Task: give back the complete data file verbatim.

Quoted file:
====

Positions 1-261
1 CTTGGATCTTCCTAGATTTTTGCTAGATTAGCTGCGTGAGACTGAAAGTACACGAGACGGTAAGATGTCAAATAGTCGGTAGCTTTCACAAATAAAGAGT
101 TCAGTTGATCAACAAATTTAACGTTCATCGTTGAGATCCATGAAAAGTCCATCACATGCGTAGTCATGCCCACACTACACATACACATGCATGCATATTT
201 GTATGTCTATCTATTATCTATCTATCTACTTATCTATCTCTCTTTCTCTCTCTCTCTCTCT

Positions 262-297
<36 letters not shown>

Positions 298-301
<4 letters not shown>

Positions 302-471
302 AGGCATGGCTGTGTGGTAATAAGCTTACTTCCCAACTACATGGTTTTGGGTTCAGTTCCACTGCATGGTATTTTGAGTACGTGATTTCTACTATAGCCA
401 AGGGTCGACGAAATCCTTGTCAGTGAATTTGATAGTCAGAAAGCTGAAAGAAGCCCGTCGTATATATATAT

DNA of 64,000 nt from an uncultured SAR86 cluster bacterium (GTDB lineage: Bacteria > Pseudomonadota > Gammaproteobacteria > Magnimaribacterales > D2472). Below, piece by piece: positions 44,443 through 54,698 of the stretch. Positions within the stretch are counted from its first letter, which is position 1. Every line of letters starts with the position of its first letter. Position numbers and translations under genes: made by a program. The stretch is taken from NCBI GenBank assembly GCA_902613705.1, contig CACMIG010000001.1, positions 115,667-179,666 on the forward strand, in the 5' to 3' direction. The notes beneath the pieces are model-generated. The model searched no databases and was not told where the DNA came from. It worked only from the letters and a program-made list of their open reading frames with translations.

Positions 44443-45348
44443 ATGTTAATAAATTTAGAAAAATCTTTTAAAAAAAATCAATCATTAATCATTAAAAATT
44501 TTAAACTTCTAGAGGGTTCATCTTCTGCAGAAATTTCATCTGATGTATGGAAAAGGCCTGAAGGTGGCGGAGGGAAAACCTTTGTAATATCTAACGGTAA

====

Positions 1-261
1 CTTGGATCTTCCTAGATTTTTGCTAGATTAGCTGCGTGAGACTGAAAGTACACGAGACGGTAAGATGTCAAATAGTCGGTAGCTTTCACAAATAAAGAGT
101 TCAGTTGATCAACAAATTTAACGTTCATCGTTGAGATCCATGAAAAGTCCATCACATGCGTAGTCATGCCCACACTACACATACACATGCATGCATATTT
201 GTATGTCTATCTATTATCTATCTATCTACTTATCTATCTCTCTTTCTCTCTCTCTCTCTCT

Positions 262-297
<36 letters not shown>

Positions 298-301
<4 letters not shown>

Positions 302-471
302 AGGCATGGCTGTGTGGTAATAAGCTTACTTCCCAACTACATGGTTTTGGGTTCAGTTCCACTGCATGGTATTTTGAGTACGTGATTTCTACTATAGCCA
401 AGGGTCGACGAAATCCTTGTCAGTGAATTTGATAGTCAGAAAGCTGAAAGAAGCCCGTCGTATATATATAT

DNA of 64,000 nt from an uncultured SAR86 cluster bacterium (GTDB lineage: Bacteria > Pseudomonadota > Gammaproteobacteria > Magnimaribacterales > D2472). Below, piece by piece: positions 44,443 through 54,698 of the stretch. Positions within the stretch are counted from its first letter, which is position 1. Every line of letters starts with the position of its first letter. Position numbers and translations under genes: made by a program. The stretch is taken from NCBI GenBank assembly GCA_902613705.1, contig CACMIG010000001.1, positions 115,667-179,666 on the forward strand, in the 5' to 3' direction. The notes beneath the pieces are model-generated. The model searched no databases and was not told where the DNA came from. It worked only from the letters and a program-made list of their open reading frames with translations.

Positions 44443-45348
44443 ATGTTAATAAATTTAGAAAAATCTTTTAAAAAAAATCAATCATTAATCATTAAAAATT
44501 TTAAACTTCTAGAGGGTTCATCTTCTGCAGAAATTTCATCTGATGTATGGAAAAGGCCTGAAGGTGGCGGAGGGAAAACCTTTGTAATATCTAACGGTAA